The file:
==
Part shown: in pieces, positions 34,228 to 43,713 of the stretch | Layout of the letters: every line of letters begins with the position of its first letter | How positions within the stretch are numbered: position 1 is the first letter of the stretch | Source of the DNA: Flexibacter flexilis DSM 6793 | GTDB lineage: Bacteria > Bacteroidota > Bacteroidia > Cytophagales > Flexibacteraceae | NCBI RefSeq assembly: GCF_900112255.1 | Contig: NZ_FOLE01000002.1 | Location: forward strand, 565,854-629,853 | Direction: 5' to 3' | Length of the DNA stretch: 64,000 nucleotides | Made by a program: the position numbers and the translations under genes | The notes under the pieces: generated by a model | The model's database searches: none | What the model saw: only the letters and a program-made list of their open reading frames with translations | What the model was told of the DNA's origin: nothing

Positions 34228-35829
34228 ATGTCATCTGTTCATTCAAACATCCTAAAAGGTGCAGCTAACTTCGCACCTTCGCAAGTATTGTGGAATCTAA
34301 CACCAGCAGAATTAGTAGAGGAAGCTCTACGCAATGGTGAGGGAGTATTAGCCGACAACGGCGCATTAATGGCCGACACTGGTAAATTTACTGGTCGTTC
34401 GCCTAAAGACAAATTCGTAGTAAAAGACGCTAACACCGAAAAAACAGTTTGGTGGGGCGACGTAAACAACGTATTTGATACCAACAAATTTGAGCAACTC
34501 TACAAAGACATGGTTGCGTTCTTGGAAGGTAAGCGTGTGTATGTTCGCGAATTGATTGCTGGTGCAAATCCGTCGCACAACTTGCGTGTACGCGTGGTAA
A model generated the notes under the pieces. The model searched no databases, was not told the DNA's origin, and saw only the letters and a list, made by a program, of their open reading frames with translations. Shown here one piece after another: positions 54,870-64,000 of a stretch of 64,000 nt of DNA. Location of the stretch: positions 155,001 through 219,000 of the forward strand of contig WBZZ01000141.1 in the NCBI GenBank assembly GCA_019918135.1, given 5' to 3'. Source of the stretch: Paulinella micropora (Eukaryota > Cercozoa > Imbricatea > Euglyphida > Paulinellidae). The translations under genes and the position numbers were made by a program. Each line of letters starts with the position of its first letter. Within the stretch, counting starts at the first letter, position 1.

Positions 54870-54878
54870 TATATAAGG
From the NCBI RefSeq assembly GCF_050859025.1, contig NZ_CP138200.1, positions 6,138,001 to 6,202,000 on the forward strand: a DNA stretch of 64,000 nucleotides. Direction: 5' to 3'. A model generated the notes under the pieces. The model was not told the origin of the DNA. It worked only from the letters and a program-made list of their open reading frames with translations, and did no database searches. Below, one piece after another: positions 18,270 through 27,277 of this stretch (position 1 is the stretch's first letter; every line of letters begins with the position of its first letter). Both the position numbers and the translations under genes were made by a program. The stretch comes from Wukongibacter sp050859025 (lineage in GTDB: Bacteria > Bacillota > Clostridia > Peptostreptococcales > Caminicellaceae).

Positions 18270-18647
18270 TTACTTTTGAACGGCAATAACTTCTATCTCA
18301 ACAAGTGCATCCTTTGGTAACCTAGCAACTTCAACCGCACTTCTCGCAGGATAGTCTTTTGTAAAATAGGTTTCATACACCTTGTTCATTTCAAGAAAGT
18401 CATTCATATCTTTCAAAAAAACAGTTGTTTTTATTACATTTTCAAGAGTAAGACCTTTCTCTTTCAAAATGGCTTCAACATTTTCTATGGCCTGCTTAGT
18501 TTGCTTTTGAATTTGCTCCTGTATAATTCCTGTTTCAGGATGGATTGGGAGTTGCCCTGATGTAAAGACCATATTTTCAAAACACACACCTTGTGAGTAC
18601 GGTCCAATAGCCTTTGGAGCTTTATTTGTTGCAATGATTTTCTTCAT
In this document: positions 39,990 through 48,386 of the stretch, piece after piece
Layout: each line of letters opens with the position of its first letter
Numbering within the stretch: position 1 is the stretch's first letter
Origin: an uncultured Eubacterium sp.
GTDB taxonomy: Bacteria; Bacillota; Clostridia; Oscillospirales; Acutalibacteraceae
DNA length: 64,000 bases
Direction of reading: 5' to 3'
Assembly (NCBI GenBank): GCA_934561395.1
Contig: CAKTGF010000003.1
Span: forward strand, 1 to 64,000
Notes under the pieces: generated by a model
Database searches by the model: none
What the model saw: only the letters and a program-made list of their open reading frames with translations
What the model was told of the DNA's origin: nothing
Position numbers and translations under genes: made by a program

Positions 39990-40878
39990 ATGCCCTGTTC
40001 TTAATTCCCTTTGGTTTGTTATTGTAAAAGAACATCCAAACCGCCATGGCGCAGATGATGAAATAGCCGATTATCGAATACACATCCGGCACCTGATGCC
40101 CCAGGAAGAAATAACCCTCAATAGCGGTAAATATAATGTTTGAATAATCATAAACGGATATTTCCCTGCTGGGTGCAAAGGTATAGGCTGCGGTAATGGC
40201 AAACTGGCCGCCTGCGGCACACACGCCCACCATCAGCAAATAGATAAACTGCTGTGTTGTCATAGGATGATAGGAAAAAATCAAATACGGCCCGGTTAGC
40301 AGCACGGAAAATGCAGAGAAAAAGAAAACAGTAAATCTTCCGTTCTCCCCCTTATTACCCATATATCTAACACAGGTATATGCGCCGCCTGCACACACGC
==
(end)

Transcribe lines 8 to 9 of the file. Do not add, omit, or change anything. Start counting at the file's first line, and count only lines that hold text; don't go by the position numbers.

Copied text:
Positions 54870-54878
54870 TATATAAGG